The views of individual contributors do not necessarily represent those of the Strategic Culture Foundation.
Julian Assange: Imminent Freedom

By Craig MURRAY

It has been a long and tiring day, with the startlingly unexpected decision to block Julian’s extradition. The judgement is in fact very concerning, in that it accepted all of the prosecution’s case on the right of the US Government to prosecute publishers worldwide of US official secrets under the Espionage Act. The judge also stated specifically that the UK Extradition Act of 2003 deliberately permits extradition for political offences. These points need to be addressed. But for now we are all delighted at the ultimate decision that extradition should be blocked.

The decision was based equally on two points; the appalling conditions in US supermax prisons, and the effect of those conditions on Julian specifically given his history of depression. The media has concentrated on the mental health aspect, and given insufficient attention to the explicit condemnation of the inhumanity of the US prison system.

I was the only person physically present in the public gallery inside the court, having been nominated by John Shiption to represent the family, aside from two court officials. I am quite sure that I again noted magistrate Baraitser have a catch in her throat when discussing the inhumane conditions in US supermax prisons, the lack of human contact, and specifically the fact that inmates are kept in total isolation in a small cage, and are permitted one hour exercise a day in total isolation in another small cage. I noted her show emotion the same way when discussing the al-Masri torture evidence during the trial, and she seemed similarly affected here.

Julian looked well and alert; he showed no emotion at the judgement, but entered into earnest discussion with his lawyers. The US government indicated they will probably appeal the verdict, and a bail hearing has been deferred until Wednesday to decide whether he will be released from Belmarsh pending the appeal – which court sources tell me is likely to be held in April in the High Court. I should be very surprised if Julian is not released on Wednesday pending the appeal. I shall now be staying here for that bail hearing.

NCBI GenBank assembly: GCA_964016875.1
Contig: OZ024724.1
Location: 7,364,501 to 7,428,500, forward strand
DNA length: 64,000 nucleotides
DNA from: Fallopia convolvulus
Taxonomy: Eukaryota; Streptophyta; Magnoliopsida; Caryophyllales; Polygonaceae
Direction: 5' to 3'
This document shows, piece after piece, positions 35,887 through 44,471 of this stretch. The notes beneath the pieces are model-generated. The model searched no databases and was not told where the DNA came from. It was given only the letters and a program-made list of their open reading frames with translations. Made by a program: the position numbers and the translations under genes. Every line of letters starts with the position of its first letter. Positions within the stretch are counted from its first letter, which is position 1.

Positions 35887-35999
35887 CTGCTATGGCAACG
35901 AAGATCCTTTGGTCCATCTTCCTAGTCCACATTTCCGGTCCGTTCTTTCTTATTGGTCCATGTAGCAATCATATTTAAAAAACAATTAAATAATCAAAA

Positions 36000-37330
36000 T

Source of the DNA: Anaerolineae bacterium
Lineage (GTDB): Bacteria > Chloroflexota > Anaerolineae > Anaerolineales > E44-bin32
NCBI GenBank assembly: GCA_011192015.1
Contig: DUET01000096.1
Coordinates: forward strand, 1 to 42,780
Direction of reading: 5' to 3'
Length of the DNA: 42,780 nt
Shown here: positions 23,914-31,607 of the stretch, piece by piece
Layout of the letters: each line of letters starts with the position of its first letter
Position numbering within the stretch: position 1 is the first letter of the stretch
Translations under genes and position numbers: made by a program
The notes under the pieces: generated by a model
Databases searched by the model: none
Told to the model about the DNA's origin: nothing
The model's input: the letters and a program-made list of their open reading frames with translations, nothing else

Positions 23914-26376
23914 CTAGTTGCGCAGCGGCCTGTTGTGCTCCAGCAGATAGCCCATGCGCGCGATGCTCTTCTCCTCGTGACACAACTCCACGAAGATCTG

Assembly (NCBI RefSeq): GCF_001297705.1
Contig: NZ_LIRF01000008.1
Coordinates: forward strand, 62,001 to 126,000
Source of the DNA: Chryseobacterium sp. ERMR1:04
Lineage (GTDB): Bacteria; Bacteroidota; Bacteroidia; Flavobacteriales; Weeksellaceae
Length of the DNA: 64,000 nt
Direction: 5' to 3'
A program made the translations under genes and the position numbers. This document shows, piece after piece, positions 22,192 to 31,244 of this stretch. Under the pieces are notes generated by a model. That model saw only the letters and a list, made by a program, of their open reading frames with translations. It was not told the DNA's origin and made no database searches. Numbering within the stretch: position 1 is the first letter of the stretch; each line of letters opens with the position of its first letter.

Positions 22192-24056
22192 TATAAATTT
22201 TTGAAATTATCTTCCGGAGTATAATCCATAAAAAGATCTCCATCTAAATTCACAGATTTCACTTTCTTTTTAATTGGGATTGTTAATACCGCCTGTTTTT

I apologise for not giving a full analysis of the judgement yet, it has all been rather hectic, but wonderful. Here is a brief video giving more detail. I can produce a more considered piece tomorrow.

Forgive me for pointing out that my ability to provide this coverage is entirely dependent on your kind voluntary subscriptions which keep this blog going. This post is free for anybody to reproduce or republish, including in translation. You are still very welcome to read without subscribing.

Unlike our adversaries including the Integrity Initiative, the 77th Brigade, Bellingcat, the Atlantic Council and hundreds of other warmongering propaganda operations, this blog has no source of state, corporate or institutional finance whatsoever. It runs entirely on voluntary subscriptions from its readers – many of whom do not necessarily agree with the every article, but welcome the alternative voice, insider information and debate.

craigmurray.org.uk